May 5, 2024
Southern Unsolved Mysteries

Southern Unsolved Mysteries

Three of the South’s Most Terrifying Unsolved Mysteries

Jill Hand

The American South is known for spectacular scenery, mouth-watering cooking, and having given birth to music ranging from jazz to the Delta blues to rock and roll. It was also the scene of baffling mysteries which made front-page headlines and puzzled the entire nation. These are three of those mysteries, for which solutions were never found.


 The Atlanta Ripper

 Twenty-year-old Emma Lou Sharpe grew worried when her mother didn’t return from a trip to the grocery store on the evening of July 1, 1911. Lena Sharpe had said she’d only be gone for a few minutes, but over an hour had passed and she still wasn’t home. What was taking her so long?

Emma Lou put down her magazine and went to the front window of the home she shared with her mother on Hanover Street in Atlanta’s Old Fourth Ward. Drawing aside the curtain, she gazed anxiously down the street in the direction of the market. There was no sign of her mother. Maybe she met someone she knew and had stopped for a chat.

Or maybe…

Despite the sticky heat of the July night, Emma Lou’s skin turned cold.

Beginning in April 1909, a series of brutal slayings had thrown the residents of the close-knit eastside neighborhood into a panic. All the victims were Black or mixed-race women. Some had their heads bashed in, others had been shot. By February 1911, the killer was slashing throats.

As the death toll mounted, the newspapers gave him a name: ‘The Atlanta Ripper.’

Reporters made an inevitable comparison to the 1888 murders of Jack the Ripper. Jack preyed on women walking alone at night in London’s Whitechapel district, a densely populated area inhabited by an uneasy mixture of working poor, the unemployed, and career criminals. Jack had never been caught. The question on everyone’s mind was whether he could have crossed the Atlantic and resumed his bloody work in Atlanta.

In June 1911, two weeks before Lena Sharpe set out on her errand, one of her neighbors, a woman named Addie Watts, had been killed, her throat slashed open.

Emma Lou took one last look out the window before going to look for her mother.

Employees at the grocery store shook their heads and told Emma Lou that Lena hadn’t been there that night. Dejected, not knowing where else she might have gone, the young woman started walking home. That’s when a man approached her. Emma Lou later described him as tall and broad-shouldered, dark-skinned, wearing a black suit and a wide-brimmed black hat.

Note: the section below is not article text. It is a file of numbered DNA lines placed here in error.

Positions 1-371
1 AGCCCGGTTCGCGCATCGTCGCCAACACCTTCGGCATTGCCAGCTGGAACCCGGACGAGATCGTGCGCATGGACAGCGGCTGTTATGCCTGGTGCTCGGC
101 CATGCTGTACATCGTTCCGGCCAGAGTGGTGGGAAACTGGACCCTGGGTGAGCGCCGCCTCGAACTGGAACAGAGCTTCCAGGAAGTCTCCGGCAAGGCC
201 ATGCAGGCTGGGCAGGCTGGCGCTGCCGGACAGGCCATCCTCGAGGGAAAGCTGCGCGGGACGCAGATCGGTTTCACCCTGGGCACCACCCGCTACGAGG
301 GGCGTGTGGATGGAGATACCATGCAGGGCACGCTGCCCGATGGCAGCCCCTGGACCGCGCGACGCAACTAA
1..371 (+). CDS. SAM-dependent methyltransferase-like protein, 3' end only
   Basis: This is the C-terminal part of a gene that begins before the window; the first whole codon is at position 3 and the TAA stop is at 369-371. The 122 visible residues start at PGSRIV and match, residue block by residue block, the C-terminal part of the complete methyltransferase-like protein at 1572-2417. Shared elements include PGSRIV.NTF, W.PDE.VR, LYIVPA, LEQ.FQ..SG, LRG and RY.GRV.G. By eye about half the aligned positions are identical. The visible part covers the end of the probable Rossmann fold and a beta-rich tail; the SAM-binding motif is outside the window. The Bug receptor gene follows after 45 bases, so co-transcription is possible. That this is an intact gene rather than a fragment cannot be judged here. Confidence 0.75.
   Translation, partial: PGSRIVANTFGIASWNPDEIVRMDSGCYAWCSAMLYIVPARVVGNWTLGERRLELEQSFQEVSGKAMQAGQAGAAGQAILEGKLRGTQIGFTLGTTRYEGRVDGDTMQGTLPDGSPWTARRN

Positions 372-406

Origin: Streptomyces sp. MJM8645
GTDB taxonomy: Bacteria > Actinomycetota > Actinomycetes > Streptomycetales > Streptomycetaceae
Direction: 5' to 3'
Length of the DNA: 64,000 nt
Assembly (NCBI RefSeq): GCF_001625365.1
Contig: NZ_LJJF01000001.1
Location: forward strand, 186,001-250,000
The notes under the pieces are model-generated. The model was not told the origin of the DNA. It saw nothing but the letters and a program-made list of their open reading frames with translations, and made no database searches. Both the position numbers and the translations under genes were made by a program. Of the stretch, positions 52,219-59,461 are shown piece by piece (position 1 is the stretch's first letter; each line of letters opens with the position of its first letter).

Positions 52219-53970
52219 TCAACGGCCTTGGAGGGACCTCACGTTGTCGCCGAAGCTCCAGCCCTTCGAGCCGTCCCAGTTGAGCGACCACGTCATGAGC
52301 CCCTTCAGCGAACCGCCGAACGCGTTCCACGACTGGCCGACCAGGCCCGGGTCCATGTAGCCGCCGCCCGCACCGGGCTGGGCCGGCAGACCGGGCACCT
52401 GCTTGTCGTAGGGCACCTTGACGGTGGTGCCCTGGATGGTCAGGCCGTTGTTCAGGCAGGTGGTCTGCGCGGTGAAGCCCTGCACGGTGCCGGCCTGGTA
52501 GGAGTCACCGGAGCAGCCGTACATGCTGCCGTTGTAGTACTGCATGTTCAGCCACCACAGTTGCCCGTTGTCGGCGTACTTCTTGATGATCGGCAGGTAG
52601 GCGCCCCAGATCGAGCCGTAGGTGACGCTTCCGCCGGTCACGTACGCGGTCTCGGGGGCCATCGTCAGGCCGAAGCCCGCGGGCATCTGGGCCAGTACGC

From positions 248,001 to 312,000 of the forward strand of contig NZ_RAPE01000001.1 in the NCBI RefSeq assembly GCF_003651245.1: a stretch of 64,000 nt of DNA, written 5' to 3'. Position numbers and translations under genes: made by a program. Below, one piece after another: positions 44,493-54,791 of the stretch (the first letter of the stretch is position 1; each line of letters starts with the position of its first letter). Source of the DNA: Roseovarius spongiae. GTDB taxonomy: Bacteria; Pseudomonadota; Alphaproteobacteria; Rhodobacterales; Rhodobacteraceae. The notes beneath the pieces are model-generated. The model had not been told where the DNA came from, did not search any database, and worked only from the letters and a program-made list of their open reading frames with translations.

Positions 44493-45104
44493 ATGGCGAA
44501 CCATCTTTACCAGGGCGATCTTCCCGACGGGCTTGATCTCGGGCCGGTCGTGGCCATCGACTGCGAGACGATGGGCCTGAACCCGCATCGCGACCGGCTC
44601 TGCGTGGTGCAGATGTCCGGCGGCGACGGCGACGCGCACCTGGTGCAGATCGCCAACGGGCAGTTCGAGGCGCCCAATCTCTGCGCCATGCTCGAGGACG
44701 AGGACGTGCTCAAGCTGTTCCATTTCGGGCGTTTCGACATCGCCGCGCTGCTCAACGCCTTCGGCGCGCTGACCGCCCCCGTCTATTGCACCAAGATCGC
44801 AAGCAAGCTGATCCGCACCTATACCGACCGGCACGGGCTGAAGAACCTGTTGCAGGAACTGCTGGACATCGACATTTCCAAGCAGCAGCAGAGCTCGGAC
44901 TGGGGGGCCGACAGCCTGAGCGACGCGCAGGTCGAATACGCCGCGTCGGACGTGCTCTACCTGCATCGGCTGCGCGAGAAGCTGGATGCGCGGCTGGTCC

Emma Lou was certain she’d never seen him before. When he smiled and asked how she was feeling, something about the way he said it made her uneasy. She was warily edging away when the stranger said, “Don’t worry, I never hurt girls like you.”

Then he stabbed her in the back.

In the confusion, as Emma Lou’s screams brought people running to see what the commotion was about, the man slipped away. Emma Lou survived, but her mother wasn’t so fortunate. Her lifeless body was discovered with its throat savagely slashed. The Atlanta Ripper had struck again.

By the time his murder spree ended in 1912, the Atlanta Ripper was thought to have claimed the lives of at least 20 women, four times as many as his London counterpart. Several suspects were brought in for questioning, but no charges were brought against any of them. Just like Jack the Ripper, the Atlanta Ripper’s identity remains a mystery.


The Blood House of Fountain Drive 

It was close to midnight on Sept. 8, 1987 when Minnie Winston stepped out of the shower in her home on Fountain Drive in southwest Atlanta. It had been a long day and Minnie, 77, was ready to turn in and get some sleep. Caring for her 79-year-old husband William, who was in poor health and spent much of his time in bed, hooked up to a dialysis machine, was exhausting.

As Minnie reached for a towel, she noticed bright red splotches on the floor. Some were the size of a dime, while others were larger, about the circumference of a poker chip. Minnie stared in disbelief as more of the red substance oozed up from between the floor tiles. Puzzled, she went into the bedroom and woke William.

“Come look at all this red stuff coming out of the floor,” she said.

The red stuff wasn’t confined to the bathroom. To the couple’s consternation, it was all over the small rented house, where they had lived for 22 years. The were red spots on the floors and dripping down the walls. They were in every room and even in the basement. Thoroughly frightened, the Winstons called 911.